References

  1. "Product Information. Tofranil (imipramine)." Novartis Pharmaceuticals, East Hanover, NJ.
  2. Gross JS, Zwerin G "Left bundle branch block developing in a patient with sub-therapeutic nortriptyline levels: a case report." J Am Geriatr Soc 39 (1991): 1006-7
  3. Appelbaum PS, Kapoor W "Imipramine-induced vasospasm: a case report." Am J Psychiatry 140 (1983): 913-5
  4. "Product Information. Anafranil (clomipramine)." Basel Pharmaceuticals, Summit, NJ.
  5. Carpenter P, Gobel FL, Hulsing DJ "Desipramine cardiac toxicity." Minn Med 65 (1982): 231-4
  6. DiPiro JT, Talbert RL, Yee GC, Matzke GR, Wells BG, Posey LM "Pharmacotherapy: A Pathophysiologic Approach 4th" Stamford, CT: Appleton & Lange (1999):
  7. Ramanathan KB, Davidson C "Cardiac arrhythmia and imipramine therapy." Br Med J 1 (1975): 661-2
  8. Bluhm RE, Wilkinson GR, Shelton R, Branch RA "Genetically determined drug-metabolizing activity and desipramine- associated cardiotoxicity: a case report." Clin Pharmacol Ther 53 (1993): 89-95
  9. "Product Information. Elavil (amitriptyline)." Stuart Pharmaceuticals, Wilmington, DE.
  10. "Product Information. Surmontil (trimipramine)" Wyeth-Ayerst Laboratories, Philadelphia, PA.
  11. "Product Information. Ludiomil (maprotiline)." Ciba-Geigy Pharmaceuticals, East Hanover, NJ.
  12. Rudorfer MV, Young RC "Desipramine: cardiovascular effects and plasma levels." Am J Psychiatry 137 (1980): 984-6
  13. Dunn FG "Malignant hypertension associated with use of amitriptyline hydrochloride." South Med J 75 (1982): 1124-5
  14. Christensen P, Thomsen HY, Pedersen OL, et al "Cardiovascular effects of amitriptyline in the treatment of elderly depressed patients." Psychopharmacology (Berl) 87 (1985): 212-5
  15. "Product Information. Norpramin (desipramine)." Hoechst Marion-Roussel Inc, Kansas City, MO.
  16. Robinson DS, Nies A, Corcella J, Cooper TB, Spencer C, Kefover R "Cardiovascular effects of phenelzine and amitriptyline in depressed outpatients." J Clin Psychiatry 43 (1982): 8-15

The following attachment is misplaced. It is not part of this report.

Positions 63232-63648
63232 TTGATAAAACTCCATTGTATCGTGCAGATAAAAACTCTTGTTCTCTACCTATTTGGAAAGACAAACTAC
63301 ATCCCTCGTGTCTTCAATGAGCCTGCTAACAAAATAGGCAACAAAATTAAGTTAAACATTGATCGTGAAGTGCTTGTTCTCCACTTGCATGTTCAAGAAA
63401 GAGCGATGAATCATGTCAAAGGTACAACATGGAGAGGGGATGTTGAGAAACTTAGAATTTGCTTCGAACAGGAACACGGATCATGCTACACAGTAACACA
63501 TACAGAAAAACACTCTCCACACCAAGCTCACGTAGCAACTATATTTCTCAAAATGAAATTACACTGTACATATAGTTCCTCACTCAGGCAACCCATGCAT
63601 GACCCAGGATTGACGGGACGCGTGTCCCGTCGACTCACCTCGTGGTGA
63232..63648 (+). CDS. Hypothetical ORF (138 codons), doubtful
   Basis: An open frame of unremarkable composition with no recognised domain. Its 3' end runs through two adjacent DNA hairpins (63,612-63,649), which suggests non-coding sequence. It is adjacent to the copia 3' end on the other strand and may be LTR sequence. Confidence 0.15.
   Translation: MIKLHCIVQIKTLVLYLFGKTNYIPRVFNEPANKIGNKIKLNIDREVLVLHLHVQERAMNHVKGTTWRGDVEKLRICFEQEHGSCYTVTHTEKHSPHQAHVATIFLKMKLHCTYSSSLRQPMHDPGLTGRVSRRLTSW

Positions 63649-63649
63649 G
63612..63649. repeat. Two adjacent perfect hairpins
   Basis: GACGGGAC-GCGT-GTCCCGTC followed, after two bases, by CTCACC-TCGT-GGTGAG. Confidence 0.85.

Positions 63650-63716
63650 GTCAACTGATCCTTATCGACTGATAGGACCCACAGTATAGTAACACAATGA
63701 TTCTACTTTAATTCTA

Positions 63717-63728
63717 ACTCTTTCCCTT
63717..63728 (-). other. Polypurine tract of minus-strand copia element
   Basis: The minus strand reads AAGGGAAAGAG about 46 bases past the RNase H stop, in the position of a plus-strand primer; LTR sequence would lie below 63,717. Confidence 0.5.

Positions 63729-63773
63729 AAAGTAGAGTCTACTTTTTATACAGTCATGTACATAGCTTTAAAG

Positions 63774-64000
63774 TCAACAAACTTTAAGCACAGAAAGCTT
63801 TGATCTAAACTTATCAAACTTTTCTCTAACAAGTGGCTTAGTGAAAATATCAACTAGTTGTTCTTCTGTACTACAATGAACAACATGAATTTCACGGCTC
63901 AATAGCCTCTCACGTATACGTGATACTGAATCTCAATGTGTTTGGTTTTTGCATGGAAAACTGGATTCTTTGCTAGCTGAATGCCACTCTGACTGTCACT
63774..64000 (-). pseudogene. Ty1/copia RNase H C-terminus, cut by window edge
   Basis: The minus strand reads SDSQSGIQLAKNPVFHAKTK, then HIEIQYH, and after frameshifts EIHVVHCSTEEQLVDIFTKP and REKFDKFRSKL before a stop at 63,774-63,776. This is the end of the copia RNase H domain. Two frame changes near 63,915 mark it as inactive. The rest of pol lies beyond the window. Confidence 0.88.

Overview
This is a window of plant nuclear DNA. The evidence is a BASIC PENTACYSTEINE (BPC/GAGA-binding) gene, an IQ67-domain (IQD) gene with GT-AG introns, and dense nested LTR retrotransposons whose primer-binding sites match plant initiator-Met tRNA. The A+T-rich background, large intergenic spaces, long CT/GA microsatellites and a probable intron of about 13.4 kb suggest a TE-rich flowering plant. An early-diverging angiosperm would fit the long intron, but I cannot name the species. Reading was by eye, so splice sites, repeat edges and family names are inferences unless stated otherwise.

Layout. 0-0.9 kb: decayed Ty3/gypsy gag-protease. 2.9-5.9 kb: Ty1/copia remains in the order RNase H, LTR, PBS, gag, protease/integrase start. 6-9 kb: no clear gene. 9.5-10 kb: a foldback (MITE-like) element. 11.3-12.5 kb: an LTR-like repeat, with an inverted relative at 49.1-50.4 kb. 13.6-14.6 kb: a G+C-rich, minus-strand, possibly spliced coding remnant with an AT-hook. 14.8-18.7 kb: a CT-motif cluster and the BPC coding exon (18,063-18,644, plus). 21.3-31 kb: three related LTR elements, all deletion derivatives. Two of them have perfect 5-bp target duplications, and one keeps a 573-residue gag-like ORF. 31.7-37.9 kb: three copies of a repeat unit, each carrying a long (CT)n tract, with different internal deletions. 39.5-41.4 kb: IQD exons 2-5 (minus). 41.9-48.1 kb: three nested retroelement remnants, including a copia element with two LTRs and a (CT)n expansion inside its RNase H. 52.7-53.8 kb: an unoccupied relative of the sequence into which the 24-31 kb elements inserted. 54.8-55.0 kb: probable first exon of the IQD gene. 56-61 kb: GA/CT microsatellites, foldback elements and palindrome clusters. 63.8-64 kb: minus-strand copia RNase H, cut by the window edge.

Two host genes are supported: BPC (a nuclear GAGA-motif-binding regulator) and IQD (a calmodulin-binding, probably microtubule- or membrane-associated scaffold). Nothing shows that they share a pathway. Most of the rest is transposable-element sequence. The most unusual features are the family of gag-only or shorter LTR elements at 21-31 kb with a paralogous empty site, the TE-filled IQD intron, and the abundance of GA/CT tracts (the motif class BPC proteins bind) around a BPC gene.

17. Kantor SJ, Glassman AH, Bigger JT, Jr Perel JM, Giardina EV "The cardiac effects of therapeutic plasma concentrations of imipramine." Am J Psychiatry 135 (1978): 534-8
  18. Burrows GD, Vohra J, Hunt D, Sloman JG, Scoggins BA, Davies B "Cardiac effects of different tricyclic antidepressant drugs." Br J Psychiatry 129 (1976): 335-41
  19. "Product Information. Vivactil (protriptyline)" Merck & Co, Inc, West Point, PA.
  20. Feighner JP, Cohn JB, Fabre LF, Jr Fieve RR, Mendels J, Shrivastava RK, Dunbar GC "A study comparing paroxetine placebo and imipramine in depressed patients." J Affect Disord 28 (1993): 71-9
  21. Roose SP, Dalack GW, Glassman AH, Woodring S, Walsh BT, Giardina EG "Is doxepin a safer tricyclic for the heart?" J Clin Psychiatry 52 (1991): 338-41
  22. "Product Information. Pamelor (nortriptyline)." Sandoz Pharmaceuticals Corporation, East Hanover, NJ.
  23. Settle EC "Antidepressant drugs: disturbing and potentially dangerous adverse effects." J Clin Psychiatry 59 Suppl 16 (1998): 25-30
  24. Georgotas A, McCue RE, Hapworth W, et al "Comparative efficacy and safety of MAOIs versus TCAs in treating depression in the elderly." Biol Psychiatry 21 (1986): 1155-66
  25. Pedersen JH, Sorensen JL "Therapeutic effect and side effects in patients with endogenous depression treated with oral nortriptyline once a day." Neuropsychobiology 6 (1980): 42-7
  26. Roose SP, Glassman AH, Siris SG, Walsh BT, Bruno RL, Wright LB "Comparison of imipramine- and nortriptyline-induced orthostatic hypotension: a meaningful difference." J Clin Psychopharmacol 1 (1981): 316-9
  27. "Product Information. Sinequan (doxepin)." Roerig Division, New York, NY.
  28. Strasberg B, Coelho A, Welch W, Swiryn S, Bauernfeind R, Rosen K "Doxepin induced torsade de pointes." Pacing Clin Electrophysiol 5 (1982): 873-7
  29. "Product Information. Asendin (amoxapine)" Lederle Laboratories, Wayne, NJ.
  30. Linnoila M, Jobson KO, Gilliam JH, Paine RL "Effects of doxepin on blood pressure and heart rate in patients with primary major affective disorder ." J Clin Psychopharmacol 2 (1982): 433-4
  31. Van Sweden B "Rebound antidepressant cardiac arrhythmia." Biol Psychiatry 24 (1988): 363-4
  32. Laird LK, Lydiard RB, Morton WA, Steele TE, Kellner C, Thompson NM, Ballenger JC "Cardiovascular effects of imipramine, fluvoxamine, and placebo in depressed outpatients." J Clin Psychiatry 54 (1993): 224-8
  33. Young RC, Alexopoulos GS, Shamoian CA, Dhar AK, Kutt H "Heart failure associated with high plasma 10-hydroxynortriptyline levels." Am J Psychiatry 141 (1984): 432-3